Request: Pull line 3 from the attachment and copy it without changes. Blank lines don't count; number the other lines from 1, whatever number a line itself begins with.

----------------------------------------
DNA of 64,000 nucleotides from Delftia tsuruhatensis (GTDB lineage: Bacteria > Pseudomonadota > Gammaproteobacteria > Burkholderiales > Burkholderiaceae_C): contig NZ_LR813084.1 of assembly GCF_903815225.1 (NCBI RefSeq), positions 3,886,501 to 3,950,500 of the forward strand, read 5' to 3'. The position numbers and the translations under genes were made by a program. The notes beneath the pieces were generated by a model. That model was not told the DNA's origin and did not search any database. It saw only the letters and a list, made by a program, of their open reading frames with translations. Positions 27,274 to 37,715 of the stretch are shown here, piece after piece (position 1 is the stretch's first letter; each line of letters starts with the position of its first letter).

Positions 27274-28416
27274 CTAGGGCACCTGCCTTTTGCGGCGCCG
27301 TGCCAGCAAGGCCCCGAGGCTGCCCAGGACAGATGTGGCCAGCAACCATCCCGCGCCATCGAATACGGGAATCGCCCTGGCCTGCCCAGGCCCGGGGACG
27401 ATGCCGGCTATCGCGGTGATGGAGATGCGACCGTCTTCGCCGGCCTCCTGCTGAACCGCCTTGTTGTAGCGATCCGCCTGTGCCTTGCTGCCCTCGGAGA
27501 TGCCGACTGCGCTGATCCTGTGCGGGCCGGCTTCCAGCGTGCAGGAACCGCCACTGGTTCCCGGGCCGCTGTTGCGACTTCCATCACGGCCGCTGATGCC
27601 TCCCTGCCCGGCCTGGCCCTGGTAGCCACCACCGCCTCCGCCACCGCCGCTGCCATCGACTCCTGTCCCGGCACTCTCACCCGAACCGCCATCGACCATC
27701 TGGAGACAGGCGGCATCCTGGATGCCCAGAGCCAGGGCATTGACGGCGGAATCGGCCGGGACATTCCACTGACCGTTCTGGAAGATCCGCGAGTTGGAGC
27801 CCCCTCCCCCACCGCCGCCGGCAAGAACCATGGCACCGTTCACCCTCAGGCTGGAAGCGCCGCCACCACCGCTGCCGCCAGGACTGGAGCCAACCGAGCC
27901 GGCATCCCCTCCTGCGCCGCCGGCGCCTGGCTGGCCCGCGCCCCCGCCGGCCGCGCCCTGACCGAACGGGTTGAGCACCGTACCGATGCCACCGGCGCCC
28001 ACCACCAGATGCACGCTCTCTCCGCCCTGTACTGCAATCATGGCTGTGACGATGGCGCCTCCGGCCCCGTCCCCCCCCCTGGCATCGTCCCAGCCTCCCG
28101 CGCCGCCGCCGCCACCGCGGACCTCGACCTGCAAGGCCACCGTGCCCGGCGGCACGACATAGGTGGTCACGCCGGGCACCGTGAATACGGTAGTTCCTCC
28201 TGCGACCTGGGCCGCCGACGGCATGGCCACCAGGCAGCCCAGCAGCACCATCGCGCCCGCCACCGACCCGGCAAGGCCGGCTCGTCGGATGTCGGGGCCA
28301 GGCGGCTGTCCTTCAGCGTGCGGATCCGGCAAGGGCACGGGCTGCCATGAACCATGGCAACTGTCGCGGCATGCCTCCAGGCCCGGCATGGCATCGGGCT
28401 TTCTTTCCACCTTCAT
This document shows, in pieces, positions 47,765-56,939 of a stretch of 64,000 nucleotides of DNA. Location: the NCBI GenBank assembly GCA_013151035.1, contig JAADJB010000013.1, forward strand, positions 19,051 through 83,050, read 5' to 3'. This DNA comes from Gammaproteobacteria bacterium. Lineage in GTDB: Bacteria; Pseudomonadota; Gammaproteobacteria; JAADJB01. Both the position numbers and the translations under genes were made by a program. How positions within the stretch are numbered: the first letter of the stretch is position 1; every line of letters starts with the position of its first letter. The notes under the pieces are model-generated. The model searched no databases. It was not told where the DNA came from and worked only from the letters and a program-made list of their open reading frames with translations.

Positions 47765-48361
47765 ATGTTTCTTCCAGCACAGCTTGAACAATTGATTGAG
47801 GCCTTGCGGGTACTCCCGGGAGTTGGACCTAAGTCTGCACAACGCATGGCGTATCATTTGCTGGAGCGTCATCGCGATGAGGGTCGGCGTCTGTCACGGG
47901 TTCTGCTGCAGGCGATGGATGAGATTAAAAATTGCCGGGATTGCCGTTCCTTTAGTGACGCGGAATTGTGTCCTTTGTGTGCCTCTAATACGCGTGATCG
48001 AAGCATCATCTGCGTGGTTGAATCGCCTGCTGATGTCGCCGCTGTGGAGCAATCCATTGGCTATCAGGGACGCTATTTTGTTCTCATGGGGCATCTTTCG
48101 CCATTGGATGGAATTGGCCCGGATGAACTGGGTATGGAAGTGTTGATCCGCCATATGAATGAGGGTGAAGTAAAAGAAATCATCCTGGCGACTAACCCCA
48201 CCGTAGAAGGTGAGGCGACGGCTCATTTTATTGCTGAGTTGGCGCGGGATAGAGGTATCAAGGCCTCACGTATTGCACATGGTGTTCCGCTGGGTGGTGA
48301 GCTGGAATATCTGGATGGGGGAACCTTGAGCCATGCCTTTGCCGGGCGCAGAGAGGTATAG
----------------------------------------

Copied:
27274 CTAGGGCACCTGCCTTTTGCGGCGCCG